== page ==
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About this poet

Michael Luis Medrano was born and raised in Fresno, California. He received an MFA from the University of Minnesota. Medrano is the author of Born in the Cavity of Sunsets (Bilingual Press/Editorial Bilingüe, 2009). He hosts Pakateles, a literary radio show, and lives in Fresno, California.

Poem for My Tío One Week After His Release

Tonight I have not the backbone
nor the breath
to ask what it was like to live,
I mean really live
inside that cavity of muscle and concrete
carving out your days.

I could not even begin
to stomach the anxiety of a jailhouse minute,
of being locked in a cell-block
where eyelids are chiseled stares—
faces from neighborhoods that blur
with names like Héctor, Juan,
or any other homeboy you wouldn’t recognize
because he was marked.

Tonight there are no mad-dog stares,
only hard embraces from friends,
relatives you’ve done time with.
Tonight the moon is still an accusing lamp
over Fresno Street, your cousin is the man
at the corner bumming dollars for beer,
and your mother is reciting the rosary
in an empty room,
meditating on beads of smoke.

Tío, nothing has changed.
The city keeps growing and growing,
and our gente keep owing and owing…
your nephew is till a poet
who fails at his craft:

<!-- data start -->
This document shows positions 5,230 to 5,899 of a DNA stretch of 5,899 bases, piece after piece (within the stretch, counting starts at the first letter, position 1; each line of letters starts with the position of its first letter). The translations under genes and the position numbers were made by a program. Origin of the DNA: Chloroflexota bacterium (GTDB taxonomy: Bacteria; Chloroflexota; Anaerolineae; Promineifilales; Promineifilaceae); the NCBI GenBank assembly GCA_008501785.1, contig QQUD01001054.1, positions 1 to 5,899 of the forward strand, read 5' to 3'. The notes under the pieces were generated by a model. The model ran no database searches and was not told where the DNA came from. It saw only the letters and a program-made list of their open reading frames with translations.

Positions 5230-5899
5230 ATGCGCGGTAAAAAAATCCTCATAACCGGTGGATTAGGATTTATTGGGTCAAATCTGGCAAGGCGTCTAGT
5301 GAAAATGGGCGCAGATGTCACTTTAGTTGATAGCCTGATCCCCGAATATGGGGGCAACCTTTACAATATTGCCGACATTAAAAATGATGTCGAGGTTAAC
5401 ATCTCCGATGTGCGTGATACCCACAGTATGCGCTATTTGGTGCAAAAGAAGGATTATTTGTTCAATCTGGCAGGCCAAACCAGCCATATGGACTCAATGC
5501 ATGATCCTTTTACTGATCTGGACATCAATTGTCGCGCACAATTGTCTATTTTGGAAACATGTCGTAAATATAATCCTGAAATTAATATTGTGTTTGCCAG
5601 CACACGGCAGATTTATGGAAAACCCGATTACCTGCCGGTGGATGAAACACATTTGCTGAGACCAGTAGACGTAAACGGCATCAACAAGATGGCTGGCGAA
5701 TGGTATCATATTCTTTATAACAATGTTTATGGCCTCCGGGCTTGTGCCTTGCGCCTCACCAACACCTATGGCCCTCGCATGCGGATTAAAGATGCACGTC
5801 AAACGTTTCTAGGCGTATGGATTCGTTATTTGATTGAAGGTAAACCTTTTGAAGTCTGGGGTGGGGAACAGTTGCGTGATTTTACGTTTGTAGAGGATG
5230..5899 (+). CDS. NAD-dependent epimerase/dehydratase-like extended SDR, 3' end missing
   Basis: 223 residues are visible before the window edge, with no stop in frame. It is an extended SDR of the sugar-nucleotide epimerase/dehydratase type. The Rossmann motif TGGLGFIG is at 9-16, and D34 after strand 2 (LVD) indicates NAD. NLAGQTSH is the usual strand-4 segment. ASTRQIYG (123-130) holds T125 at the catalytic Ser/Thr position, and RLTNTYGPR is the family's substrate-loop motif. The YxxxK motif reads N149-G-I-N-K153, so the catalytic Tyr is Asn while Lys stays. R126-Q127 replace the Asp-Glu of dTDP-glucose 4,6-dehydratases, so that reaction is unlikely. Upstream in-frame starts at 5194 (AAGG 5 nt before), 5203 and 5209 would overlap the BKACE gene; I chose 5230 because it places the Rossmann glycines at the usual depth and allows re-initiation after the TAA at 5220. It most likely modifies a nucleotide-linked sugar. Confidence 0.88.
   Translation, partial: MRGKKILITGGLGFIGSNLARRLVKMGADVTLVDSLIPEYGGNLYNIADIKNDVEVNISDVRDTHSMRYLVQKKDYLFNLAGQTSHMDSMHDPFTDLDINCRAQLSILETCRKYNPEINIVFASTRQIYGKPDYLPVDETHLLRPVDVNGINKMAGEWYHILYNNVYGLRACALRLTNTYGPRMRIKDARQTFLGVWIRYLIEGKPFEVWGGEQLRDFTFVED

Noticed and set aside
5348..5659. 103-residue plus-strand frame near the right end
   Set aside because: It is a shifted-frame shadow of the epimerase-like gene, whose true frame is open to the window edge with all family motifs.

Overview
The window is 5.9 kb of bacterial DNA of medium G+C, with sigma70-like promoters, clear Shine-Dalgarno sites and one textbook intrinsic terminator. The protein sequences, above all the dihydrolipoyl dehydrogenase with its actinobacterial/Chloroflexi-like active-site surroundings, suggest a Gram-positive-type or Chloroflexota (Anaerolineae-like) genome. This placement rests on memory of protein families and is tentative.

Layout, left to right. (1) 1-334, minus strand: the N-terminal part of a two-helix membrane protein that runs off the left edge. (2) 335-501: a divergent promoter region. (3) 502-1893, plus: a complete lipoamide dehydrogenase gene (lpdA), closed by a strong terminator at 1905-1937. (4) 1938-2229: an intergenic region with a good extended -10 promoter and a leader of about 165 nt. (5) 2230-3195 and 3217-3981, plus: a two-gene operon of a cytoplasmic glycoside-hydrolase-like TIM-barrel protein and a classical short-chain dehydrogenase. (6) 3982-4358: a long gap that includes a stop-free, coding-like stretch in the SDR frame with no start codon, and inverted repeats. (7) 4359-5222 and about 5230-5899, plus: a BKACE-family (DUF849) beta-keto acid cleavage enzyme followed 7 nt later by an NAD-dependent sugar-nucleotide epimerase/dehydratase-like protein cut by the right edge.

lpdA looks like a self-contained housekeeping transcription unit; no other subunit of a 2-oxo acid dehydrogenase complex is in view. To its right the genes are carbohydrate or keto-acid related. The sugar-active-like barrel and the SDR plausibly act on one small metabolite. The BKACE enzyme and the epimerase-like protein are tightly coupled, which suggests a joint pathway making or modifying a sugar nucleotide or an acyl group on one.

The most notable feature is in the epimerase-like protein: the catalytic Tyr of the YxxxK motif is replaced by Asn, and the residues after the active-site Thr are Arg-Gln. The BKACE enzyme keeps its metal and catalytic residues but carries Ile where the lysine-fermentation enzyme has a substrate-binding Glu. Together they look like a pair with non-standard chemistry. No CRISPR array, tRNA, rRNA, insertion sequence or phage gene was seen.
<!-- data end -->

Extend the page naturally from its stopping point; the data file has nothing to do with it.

I have not the backbone

                                            nor the breath

to ask what it was like to live…

From In the Cavity of Sunsets (Bilingual Press/Editorial Bilingüe, 2009). Copyright © 2009 by Michael Luis Medrano. Used with the permission of Bilingual Press/Editorial Bilingüe.

From In the Cavity of Sunsets (Bilingual Press/Editorial Bilingüe, 2009). Copyright © 2009 by Michael Luis Medrano. Used with the permission of Bilingual Press/Editorial Bilingüe.

Michael Luis Medrano

Michael Luis Medrano is the author of Born in the Cavity of Sunsets (Bilingual Press/Editorial Bilingüe, 2009). He lives in Fresno, California.

by this poet

poem

A Minnesota poet
who writes in a plethora of ice
asks me what the shape
of a poem written in the hot dust
of the valley would look
and sound like. I tell him
it is all dust, even in the city
outside my ear—
my bedroom window rattling
when gunshots pop, when the cops

poem

            for father and son

Jesús José Medrano went away
no more motel rooms to clean
he asked my dad to take his place

when Dad cried and looked the other way
the mortician closed the coffin on the body
Jesús José Medrano went away

He wore his best gray suit that